Little Malvern Priory
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Address for Sunday 18th October



Readings: 2 Timothy 4: 5-17; Luke 10: 1-9

Today is the feast of St Luke the Evangelist. St Luke being what we term a ‘red-letter’ saint takes precedence over the 19th Sunday after Trinity.

We owe St Luke him an enormous debt for what we learn of the life of Jesus through his gospel, and for what we learn of the development of the early Church through the Acts of the Apostles. He begins both books by addressing ‘most excellent Theophilus’, and starts Acts noting that in his first book he wrote about all that Jesus did and taught from the beginning until the day when he was taken up to heaven. Acts continues the story. We don’t know exactly who ‘most excellent Theophilus’ was, but seemingly a person of some standing in the Roman world.

Luke’s gospel has many distinct characteristics. It centers on ‘redemption’ – the redemption won by Jesus on the Cross. We thank St Luke for the words of the Benedictus at Matins, and for the Magnificat and Nunc Dimittis at Evensong. He gives us a detailed account of the foretelling of Jesus’ birth; the birth of John the Baptist and then of Jesus, and he gives us the only story we have of Jesus’ childhood. He gives us most of the parables of Jesus, and the great stories of the Good Samaritan and the Prodigal Son. He shows a positive bias to the poor, the marginalised, and the distressed, with Jesus ministering to these, often in the face of opposition. People are always changed in these encounters. Another feature of Luke’s gospel is that of Jesus the pray-er; many times Jesus is found in prayer to his Father; often alone, and most notably in the agony of his distress in the Garden of Gethsemane.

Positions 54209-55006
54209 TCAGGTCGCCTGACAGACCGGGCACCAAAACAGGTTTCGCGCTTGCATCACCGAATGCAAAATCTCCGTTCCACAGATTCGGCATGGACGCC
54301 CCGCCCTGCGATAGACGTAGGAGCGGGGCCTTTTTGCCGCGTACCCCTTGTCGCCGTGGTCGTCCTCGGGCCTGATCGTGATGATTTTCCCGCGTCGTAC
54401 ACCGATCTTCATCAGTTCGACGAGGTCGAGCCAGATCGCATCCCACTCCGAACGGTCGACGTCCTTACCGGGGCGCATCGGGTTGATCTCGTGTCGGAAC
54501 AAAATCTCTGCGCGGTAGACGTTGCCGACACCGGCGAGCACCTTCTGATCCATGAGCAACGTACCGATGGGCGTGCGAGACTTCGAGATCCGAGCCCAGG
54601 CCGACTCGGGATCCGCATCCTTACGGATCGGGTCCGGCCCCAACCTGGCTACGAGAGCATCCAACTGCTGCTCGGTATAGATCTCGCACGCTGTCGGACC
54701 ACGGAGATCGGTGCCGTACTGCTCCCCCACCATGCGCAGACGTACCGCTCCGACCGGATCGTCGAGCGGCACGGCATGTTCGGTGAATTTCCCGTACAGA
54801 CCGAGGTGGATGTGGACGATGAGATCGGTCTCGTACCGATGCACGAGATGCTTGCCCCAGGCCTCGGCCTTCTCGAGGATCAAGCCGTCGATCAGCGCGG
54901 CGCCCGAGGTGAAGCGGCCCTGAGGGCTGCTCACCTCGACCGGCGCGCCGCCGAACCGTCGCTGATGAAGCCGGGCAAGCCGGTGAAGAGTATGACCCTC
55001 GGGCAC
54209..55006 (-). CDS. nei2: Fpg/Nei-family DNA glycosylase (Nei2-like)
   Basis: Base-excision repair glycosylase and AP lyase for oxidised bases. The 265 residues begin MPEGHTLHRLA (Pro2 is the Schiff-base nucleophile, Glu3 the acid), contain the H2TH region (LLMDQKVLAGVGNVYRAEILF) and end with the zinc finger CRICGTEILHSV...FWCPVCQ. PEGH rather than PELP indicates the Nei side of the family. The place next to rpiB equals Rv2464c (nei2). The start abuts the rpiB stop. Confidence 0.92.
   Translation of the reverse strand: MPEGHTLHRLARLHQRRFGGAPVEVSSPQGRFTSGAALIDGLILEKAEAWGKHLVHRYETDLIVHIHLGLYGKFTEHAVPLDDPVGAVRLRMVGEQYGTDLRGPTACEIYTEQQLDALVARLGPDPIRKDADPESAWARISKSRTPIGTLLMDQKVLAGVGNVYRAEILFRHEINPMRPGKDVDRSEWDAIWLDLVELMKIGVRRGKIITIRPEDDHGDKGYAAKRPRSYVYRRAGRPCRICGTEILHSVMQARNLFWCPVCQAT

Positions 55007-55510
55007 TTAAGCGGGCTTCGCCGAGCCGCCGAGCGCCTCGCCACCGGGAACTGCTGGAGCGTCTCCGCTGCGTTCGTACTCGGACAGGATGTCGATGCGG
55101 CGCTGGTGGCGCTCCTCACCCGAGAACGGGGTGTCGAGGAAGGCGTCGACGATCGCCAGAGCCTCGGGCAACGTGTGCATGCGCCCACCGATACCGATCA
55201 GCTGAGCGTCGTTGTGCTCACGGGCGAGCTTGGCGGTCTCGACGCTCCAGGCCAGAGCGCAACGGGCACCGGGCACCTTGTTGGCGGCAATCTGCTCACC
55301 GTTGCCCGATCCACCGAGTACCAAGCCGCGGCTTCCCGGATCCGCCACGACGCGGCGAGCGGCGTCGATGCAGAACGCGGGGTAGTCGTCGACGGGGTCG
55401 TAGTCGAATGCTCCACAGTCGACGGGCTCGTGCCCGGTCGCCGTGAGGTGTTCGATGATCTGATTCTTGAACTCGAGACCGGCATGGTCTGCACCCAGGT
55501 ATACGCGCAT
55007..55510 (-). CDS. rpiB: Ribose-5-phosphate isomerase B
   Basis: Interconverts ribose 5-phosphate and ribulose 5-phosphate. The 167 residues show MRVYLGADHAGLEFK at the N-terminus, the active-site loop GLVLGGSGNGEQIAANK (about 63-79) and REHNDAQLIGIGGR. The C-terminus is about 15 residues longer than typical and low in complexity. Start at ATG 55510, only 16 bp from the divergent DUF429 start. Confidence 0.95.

Of the man himself we know relatively little. His is believed to have been born in Antioch of Syria. But he is obviously a cultured man of learning, and Antioch was known as a seat of literature. We don’t know that he ever met Jesus. He may have been converted by St Paul after Our Lord’s life. Some think that Luke was one of the seventy disciples whom Jesus sent forth to publish the gospel. We know that he accompanied Paul in many of his labours and journeyings, and was with Paul during his two years’ imprisonment in Rome. We know nothing certain of his death.

His reputation as a physician comes only from one reference to ‘doctor Luke’ by St. Paul, so we cannot be sure of the extent of his work as a physician. But St Luke’s day has become an appropriate occasion to consider the healing ministry of the Church. The Collect for today puts it together neatly “Almighty God, you called Luke the physician, whose praise is in the gospel, to be an evangelist and physician of the soul: by the grace of the Spirit and through the wholesome medicine of the gospel, give your Church the same love and power to heal…”